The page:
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A community-based Knowledge, Attitude, and Practice survey on rabies among cattle owners in selected areas of Bhutan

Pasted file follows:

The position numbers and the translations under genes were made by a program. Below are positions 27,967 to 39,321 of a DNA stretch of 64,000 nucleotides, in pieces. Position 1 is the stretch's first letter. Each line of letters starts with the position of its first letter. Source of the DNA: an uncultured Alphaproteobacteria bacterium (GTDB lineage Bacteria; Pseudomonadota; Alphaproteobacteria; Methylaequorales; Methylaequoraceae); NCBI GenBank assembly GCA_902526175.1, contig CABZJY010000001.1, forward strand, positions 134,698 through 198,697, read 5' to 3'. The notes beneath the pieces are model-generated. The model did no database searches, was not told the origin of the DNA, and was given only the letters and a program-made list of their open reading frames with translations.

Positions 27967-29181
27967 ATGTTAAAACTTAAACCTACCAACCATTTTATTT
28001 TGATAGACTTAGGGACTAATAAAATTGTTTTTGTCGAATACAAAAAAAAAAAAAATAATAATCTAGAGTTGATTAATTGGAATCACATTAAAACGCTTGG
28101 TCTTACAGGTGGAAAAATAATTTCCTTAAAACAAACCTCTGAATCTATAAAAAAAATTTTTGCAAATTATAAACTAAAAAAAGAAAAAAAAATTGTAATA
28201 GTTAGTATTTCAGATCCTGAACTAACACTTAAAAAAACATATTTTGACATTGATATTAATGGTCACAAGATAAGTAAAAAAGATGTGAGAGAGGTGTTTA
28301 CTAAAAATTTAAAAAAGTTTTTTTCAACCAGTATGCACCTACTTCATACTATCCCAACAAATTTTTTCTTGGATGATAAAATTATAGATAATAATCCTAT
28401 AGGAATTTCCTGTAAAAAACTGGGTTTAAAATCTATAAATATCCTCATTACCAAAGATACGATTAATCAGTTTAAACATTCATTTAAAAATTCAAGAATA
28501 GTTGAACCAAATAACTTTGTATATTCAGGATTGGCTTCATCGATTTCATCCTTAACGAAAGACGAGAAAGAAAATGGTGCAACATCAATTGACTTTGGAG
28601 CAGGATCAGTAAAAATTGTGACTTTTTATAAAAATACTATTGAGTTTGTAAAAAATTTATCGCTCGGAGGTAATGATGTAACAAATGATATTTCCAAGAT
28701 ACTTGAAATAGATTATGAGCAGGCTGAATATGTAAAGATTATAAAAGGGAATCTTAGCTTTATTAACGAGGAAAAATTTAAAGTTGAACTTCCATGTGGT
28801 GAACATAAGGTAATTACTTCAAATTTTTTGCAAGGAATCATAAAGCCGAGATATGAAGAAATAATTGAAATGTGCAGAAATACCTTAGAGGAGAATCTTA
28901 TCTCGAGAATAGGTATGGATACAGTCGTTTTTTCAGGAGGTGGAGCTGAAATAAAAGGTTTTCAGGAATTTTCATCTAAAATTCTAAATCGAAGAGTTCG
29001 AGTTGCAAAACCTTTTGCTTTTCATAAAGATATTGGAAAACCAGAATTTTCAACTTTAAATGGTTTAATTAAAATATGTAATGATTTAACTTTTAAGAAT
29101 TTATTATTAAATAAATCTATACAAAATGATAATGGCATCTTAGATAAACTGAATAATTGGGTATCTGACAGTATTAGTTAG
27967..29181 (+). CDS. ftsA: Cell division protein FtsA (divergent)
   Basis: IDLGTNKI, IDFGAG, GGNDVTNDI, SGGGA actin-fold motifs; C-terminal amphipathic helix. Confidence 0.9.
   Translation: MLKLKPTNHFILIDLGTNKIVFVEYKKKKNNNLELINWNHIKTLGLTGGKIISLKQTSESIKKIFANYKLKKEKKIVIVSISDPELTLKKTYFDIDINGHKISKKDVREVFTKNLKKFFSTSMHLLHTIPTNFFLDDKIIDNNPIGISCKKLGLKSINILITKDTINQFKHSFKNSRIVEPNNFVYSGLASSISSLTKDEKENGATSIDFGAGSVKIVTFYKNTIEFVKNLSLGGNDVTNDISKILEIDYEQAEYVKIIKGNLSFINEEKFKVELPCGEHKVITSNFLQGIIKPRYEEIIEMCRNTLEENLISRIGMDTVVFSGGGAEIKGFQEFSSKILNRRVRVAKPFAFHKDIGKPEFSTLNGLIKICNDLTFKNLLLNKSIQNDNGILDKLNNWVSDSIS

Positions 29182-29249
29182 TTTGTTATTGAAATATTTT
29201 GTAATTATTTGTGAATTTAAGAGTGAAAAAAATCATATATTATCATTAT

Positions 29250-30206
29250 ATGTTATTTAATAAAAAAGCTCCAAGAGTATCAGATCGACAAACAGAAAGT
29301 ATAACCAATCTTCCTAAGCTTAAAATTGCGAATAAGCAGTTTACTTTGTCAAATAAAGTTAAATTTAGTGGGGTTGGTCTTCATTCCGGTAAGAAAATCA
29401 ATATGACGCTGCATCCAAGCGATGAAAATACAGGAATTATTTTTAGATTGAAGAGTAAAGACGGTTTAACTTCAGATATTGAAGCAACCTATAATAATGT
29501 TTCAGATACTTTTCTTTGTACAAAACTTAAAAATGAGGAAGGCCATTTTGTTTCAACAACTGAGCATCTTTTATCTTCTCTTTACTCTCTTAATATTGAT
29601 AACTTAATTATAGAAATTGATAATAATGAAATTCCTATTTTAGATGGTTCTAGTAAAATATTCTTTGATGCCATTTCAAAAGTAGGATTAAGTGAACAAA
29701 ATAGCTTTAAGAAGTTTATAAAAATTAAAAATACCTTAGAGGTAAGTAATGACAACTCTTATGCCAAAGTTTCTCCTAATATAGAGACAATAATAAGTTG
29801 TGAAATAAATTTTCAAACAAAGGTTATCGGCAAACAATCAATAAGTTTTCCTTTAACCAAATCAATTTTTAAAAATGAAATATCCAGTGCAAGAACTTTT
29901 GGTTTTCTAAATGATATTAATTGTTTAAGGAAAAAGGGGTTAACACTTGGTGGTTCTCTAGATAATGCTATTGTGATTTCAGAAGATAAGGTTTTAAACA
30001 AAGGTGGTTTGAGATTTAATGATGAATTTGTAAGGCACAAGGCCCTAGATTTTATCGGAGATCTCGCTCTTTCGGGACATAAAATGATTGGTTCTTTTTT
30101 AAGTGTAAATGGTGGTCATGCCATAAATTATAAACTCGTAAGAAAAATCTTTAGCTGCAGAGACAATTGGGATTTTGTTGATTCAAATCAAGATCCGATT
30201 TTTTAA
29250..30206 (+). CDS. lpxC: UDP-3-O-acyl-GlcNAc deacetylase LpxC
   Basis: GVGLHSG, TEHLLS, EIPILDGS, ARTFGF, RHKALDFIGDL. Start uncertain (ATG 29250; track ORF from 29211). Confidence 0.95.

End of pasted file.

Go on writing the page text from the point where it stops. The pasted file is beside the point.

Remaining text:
Rabies remains a disease of significant zoonotic and economic concern in rabies endemic areas of Bhutan. Rabies outbreaks in livestock threaten the livelihoods of subsistence farming communities and pose a potential public health threat. As a part of identifying approaches to prevent rabies in cattle, a Knowledge, Attitude, and Practice (KAP) survey was conducted among cattle owners in selected rural areas of the southern rabies high-risk zone and low-risk zone in eastern Bhutan. Between March and April 2017, 562 cattle owners (281 in the east and 281 in the south) were interviewed using a questionnaire. Eighty-eight percent of the participants had heard of rabies but only 39% of the participants who had heard of rabies had adequate knowledge about rabies. Multivariable logistic regression analysis showed that residing in the south [OR = 9.25 (95% CI: 6.01–14.53)] and having seen a rabies case [OR = 2.46 (95% CI: 1.6–3.82)] were significantly associated with having adequate knowledge about rabies. Based on our scoring criteria, 65% of the total participants who had heard of rabies had a favorable attitude towards rabies control and prevention programs. The participants residing in the east were two times more likely to have a favourable attitude than their counterparts in the south [OR = 2.08 (95% CI: 1.43–3.05)]. More than 70% of the participants reported engaging in farm activities such as examining the oral cavity of sick cattle and assisting cattle during parturition. Only 25% of the participants reported using personal protective equipment while undertaking these activities. Despite a high level of rabies awareness, we observed that there is a lack of comprehensive knowledge about rabies regarding susceptible hosts, transmission routes, the health outcome of rabies infection in humans, and appropriate health-seeking behaviours. This study highlights the need to strengthen rabies education programs in rural communities to address the knowledge gaps that have been identified. Full text: https://journals.plos.org/plosntds/article?id=10.1371/journal.pntd.0007305